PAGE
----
At the castle, Scarabus greets his guests with false friendship, and Bedlo is apparently killed as he conjures a storm in a last act of defiance against his nemesis. At night, Rexford finds him alive and well, hiding in the castle. Craven, meanwhile, is visited and tormented by Lenore, who is revealed to be alive and well too, having faked her death two years before to move away with Scarabus. As Craven, Estelle, Rexford and Bedlo try to escape the castle, Scarabus stops them, and they are tied and locked up. Bedlo panics and flees away in raven form, having convinced Scarabus to turn him back into bird form rather than face torture. As Craven is confronted with the choice of Estelle's torture or of him giving away the secrets of his "hand magic", Bedlo flies back in, frees Rexford, and together aid Craven.
Craven and Scarabus then seat facing each other and engage in a magic duel. After a lengthy performance of narrow escapes and derision, Craven defeats Scarabus, and escapes with his friends after rejecting Lenore, who tries to reconcile with him after alleging she had been "under a spell". The castle then tumbles down on Scarabus and his mistress, but they are shown to survive, though Scarabus has been stripped of his magic.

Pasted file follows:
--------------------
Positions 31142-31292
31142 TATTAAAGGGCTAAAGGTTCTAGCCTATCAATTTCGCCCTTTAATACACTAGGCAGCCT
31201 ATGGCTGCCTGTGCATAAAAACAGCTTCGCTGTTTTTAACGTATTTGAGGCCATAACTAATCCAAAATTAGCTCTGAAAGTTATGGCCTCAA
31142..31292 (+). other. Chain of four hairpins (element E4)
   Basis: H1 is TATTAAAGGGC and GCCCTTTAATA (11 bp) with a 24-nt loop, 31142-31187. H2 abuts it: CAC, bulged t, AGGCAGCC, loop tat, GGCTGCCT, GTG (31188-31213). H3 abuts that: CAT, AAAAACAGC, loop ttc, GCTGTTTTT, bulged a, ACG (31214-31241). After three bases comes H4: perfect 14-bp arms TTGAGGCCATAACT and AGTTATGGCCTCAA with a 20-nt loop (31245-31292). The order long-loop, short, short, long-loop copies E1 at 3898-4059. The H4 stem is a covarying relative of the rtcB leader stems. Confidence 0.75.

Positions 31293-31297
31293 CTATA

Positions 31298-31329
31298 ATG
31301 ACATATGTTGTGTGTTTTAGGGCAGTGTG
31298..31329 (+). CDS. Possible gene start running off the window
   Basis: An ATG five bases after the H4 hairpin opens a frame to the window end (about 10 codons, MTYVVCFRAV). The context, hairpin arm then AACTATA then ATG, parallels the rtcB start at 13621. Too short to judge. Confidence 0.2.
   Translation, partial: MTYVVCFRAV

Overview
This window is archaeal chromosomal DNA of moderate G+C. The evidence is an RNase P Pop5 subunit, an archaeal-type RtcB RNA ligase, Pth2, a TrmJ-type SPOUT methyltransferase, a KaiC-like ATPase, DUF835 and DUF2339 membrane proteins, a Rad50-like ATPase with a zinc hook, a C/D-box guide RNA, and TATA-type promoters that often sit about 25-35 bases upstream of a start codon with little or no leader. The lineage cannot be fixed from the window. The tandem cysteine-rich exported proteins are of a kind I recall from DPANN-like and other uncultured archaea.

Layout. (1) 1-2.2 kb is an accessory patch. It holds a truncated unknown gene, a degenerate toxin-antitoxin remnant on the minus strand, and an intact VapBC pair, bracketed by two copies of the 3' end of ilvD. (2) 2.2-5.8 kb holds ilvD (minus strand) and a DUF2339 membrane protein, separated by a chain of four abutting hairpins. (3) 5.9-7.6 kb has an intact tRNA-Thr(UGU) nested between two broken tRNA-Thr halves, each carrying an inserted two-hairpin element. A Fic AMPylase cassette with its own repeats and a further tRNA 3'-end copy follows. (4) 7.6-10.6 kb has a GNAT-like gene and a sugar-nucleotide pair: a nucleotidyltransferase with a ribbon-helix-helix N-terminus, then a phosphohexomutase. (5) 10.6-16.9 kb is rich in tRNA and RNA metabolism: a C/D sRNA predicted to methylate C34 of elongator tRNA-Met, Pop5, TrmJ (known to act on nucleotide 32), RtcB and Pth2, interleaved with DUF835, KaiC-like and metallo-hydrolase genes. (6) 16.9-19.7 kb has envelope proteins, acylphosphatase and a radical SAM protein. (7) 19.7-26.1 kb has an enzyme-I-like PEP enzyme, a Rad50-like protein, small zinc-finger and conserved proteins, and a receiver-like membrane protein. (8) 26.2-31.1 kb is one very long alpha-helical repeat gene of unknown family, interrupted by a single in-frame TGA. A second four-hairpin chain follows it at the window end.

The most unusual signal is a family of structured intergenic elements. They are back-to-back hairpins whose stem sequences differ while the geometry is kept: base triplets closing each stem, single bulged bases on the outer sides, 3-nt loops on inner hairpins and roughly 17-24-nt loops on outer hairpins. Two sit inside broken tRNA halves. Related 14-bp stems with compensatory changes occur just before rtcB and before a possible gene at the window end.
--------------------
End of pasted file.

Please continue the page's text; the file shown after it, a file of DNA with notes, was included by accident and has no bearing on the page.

Rexford and Estelle retreat alone, while Bedlo tries to convince Craven to turn him back to human form once more. Craven tells him to shut his beak and recites the famous lines from Edgar Allan Poe's poem: "Quoth the raven - nevermore".
- Vincent Price as Dr. Erasmus Craven